The Water Resources Department (WRD) is planning to approach IIT-Madras and Anna University for technical support for a project to construct groynes — a collection of boulders laid perpendicular to the shoreline, at regular intervals — between Ennore and Ernavoorkuppam.
The groynes will help protect the shoreline, prevent the incursion of seawater into fishing hamlets and help reclaim the shoreline.
The project envisages 10 groynes at a cost of Rs. 31.82 crore, and was announced in the assembly budget early this year. The WRD has proposed to seek the support of experts from IIT-Madras to design the project, which will cover nearly four km. This will comprise details on the location, length and behaviour of waves and sedimentation.
According to sources, a nearly 100-metre width of beach has been eroded near Royapuram over the past three decades. The impact of the erosion has been felt up to six km north of Chennai harbour, since the late 1970s.
The project will benefit residents of nine hamlets, including Kasikoilkuppam, Chinnakuppam and Netaji Nagar. The hamlets have a total population of about 7,000 and they face a severe threat of erosion. Rough sea condition during the northeast monsoons often results in flooding owing to storm surges, sources added.
The department will also approach Anna University to map the project areas through remote sensing technology. An environment impact study will also be done through a consultant to obtain environmental clearance.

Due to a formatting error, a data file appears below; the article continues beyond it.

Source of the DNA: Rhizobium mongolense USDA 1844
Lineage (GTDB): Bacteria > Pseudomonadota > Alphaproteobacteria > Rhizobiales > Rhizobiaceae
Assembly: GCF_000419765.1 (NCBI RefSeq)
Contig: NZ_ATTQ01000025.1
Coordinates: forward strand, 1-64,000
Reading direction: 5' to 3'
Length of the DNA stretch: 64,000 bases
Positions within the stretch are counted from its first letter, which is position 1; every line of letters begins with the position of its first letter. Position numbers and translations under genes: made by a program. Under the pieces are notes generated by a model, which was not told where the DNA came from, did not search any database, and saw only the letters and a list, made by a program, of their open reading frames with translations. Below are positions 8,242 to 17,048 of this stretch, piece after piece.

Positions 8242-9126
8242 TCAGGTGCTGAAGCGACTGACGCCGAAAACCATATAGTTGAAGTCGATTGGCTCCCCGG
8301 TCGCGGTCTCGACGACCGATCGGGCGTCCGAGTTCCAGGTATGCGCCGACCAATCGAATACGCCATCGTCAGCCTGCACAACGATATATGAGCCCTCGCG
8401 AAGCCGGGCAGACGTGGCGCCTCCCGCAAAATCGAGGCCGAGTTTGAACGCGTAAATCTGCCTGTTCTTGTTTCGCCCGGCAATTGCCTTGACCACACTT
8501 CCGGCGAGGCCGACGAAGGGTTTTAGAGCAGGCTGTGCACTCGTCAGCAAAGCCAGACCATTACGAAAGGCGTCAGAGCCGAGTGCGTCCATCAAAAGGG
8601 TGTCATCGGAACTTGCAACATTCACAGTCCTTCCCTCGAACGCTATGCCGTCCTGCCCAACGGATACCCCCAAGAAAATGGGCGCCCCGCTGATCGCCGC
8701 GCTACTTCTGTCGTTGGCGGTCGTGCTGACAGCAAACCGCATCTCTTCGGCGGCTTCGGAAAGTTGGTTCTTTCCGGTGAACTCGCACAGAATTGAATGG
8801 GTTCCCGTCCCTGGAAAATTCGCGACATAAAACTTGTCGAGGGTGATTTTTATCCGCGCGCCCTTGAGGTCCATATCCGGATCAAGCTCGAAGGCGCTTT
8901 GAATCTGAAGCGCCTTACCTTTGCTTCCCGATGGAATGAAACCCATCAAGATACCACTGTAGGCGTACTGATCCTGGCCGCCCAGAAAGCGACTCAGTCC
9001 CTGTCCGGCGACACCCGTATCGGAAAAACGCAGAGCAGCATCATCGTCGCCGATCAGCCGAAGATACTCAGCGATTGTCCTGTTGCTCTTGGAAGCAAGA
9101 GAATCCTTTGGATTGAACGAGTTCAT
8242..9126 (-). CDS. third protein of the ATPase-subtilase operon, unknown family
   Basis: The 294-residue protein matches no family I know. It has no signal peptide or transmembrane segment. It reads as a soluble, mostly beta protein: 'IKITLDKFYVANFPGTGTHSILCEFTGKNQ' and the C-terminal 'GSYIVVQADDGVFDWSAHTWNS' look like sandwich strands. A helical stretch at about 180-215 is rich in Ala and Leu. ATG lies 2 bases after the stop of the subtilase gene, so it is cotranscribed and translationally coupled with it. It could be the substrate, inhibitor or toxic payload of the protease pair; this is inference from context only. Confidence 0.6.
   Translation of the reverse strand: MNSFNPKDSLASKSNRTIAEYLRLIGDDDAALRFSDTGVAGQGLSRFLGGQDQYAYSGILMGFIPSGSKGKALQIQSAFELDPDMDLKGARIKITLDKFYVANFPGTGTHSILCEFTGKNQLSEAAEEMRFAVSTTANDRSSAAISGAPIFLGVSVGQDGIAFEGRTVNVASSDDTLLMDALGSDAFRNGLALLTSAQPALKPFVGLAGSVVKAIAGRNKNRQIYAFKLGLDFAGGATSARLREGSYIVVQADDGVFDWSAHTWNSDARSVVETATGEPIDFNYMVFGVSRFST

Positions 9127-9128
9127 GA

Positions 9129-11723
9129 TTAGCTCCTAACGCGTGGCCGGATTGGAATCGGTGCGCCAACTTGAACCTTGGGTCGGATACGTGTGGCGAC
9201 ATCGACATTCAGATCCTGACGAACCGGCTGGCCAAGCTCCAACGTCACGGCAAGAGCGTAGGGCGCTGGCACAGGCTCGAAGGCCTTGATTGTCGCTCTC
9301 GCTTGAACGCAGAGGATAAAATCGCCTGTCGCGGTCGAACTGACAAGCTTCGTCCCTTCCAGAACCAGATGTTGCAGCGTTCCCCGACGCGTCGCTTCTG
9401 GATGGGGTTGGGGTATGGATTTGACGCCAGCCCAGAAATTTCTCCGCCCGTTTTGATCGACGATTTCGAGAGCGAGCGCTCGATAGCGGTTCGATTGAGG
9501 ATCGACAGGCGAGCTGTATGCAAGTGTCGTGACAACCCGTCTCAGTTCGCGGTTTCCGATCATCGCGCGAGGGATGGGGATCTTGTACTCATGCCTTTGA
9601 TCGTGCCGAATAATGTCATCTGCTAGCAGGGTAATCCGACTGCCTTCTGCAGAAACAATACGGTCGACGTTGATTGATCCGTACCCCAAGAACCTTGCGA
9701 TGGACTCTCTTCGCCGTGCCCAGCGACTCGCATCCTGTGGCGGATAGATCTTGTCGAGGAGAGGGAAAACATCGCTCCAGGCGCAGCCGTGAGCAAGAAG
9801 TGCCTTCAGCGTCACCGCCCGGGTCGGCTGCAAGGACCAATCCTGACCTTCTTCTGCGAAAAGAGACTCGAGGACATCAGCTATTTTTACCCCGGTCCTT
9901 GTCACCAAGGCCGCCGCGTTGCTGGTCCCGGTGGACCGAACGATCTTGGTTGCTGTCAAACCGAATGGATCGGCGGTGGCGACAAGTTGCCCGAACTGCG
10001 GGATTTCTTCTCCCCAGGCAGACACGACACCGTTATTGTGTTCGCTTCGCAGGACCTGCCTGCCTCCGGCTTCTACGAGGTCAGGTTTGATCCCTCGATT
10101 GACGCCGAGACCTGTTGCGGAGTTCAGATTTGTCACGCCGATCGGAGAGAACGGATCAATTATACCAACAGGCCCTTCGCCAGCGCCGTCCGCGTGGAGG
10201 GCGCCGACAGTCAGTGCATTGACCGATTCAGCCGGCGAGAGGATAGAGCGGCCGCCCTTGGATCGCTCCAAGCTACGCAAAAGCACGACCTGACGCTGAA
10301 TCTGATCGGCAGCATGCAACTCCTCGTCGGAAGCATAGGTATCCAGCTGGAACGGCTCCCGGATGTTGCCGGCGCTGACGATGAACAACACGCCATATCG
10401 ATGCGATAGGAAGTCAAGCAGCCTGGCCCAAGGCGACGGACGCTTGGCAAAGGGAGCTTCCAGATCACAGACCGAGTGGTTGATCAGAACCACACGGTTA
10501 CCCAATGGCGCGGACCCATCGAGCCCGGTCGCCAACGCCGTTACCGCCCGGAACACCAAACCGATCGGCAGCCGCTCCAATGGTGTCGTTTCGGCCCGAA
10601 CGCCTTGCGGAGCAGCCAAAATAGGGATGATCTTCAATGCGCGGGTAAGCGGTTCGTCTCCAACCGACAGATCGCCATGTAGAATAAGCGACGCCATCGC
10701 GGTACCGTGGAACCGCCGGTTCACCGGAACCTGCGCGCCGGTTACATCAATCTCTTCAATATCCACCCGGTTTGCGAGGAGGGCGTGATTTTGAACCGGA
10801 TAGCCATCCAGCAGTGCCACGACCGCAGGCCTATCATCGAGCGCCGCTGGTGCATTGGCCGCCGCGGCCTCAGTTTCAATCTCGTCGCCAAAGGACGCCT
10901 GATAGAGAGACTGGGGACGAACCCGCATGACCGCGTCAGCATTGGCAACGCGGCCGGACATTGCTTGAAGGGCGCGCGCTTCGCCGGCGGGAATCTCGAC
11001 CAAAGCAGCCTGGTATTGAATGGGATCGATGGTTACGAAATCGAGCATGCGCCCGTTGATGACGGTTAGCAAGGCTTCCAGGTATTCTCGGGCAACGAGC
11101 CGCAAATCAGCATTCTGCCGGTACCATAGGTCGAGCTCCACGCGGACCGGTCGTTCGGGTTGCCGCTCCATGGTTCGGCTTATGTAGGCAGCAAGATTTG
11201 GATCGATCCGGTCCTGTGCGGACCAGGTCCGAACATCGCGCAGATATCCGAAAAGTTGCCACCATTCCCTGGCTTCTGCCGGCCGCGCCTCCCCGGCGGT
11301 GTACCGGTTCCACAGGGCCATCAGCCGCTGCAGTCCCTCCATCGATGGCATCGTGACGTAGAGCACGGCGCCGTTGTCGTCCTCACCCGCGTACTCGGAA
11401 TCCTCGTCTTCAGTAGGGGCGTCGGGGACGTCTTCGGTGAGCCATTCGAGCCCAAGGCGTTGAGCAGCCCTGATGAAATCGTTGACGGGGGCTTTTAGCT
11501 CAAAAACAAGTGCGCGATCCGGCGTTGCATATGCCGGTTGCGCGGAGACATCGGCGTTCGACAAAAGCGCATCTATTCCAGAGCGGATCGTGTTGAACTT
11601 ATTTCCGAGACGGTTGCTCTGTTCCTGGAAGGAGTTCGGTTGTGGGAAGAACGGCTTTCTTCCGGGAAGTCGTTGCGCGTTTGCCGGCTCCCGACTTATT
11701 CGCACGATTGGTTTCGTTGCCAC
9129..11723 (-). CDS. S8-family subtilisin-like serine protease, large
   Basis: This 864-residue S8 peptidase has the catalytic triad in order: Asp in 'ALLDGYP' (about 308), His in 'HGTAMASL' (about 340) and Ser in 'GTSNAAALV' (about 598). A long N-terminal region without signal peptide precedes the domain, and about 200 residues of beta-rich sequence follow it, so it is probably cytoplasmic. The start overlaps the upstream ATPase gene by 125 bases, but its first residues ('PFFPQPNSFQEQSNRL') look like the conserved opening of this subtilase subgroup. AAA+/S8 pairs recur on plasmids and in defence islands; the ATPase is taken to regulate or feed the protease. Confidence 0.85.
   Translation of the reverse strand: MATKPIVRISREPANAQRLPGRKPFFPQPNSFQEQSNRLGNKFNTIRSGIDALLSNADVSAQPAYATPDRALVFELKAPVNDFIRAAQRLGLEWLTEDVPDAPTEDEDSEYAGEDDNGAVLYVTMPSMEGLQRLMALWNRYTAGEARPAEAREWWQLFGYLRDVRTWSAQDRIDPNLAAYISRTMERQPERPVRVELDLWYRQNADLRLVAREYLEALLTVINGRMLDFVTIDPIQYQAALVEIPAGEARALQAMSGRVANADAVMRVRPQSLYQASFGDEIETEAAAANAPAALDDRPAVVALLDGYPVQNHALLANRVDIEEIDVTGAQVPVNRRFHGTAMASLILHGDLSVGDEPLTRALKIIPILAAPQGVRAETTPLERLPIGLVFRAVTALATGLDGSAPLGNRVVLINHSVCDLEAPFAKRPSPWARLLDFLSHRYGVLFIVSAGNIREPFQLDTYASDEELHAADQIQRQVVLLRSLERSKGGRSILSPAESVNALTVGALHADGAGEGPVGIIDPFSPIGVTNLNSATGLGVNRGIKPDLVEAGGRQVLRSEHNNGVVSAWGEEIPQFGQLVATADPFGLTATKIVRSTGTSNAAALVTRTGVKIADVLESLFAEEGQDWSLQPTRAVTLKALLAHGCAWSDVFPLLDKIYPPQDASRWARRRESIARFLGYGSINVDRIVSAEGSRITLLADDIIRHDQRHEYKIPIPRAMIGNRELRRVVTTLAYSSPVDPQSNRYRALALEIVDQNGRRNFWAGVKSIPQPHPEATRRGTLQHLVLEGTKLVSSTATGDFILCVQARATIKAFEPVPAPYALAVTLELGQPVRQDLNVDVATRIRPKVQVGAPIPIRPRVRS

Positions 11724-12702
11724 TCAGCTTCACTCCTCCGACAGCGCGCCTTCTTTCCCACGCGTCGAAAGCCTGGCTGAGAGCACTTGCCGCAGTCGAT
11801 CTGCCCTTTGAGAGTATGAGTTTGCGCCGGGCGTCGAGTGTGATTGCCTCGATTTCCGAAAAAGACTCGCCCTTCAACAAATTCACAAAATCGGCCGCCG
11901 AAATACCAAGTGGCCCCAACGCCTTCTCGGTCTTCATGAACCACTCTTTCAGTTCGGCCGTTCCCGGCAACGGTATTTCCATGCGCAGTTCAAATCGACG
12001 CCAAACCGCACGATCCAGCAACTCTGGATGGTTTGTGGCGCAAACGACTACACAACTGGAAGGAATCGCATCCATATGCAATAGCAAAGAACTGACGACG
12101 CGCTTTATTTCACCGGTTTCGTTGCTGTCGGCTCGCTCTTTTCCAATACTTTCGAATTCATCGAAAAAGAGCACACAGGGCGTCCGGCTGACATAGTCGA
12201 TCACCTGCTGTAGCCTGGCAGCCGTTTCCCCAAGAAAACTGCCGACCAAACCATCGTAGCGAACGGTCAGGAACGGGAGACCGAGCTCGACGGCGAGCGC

Besides this, measures are afoot to increase the height of the rubble mound seawall from 1.5 metre to 3.5 metre along the shore on Ennore Expressway at a cost of Rs. 26.58 crore.
Repairing the sea wall in the six-km stretch between Tollgate and Ennore is necessary to tackle rough waves. Officials of the WRD said the stretch of shoreline along Ennore Expressway from Kasimedu onwards already had groynes.
Meanwhile, work to construct groynes along the shoreline at Nettukuppam is nearing completion.
This was implemented at a cost of Rs. 1.6 crore, following seawater incursion into neighbouring hamlets a few months ago.
Residents of Nettukuppam said the impact of sea erosion has reduced over the past month, as the groynes have been laid along a length of 240 metre.
Sand accretion has occurred to a height of one metre near the groynes. Residents want the remaining stretch of shoreline to also be secured by repairing the existing sea wall to avoid flooding during the monsoons.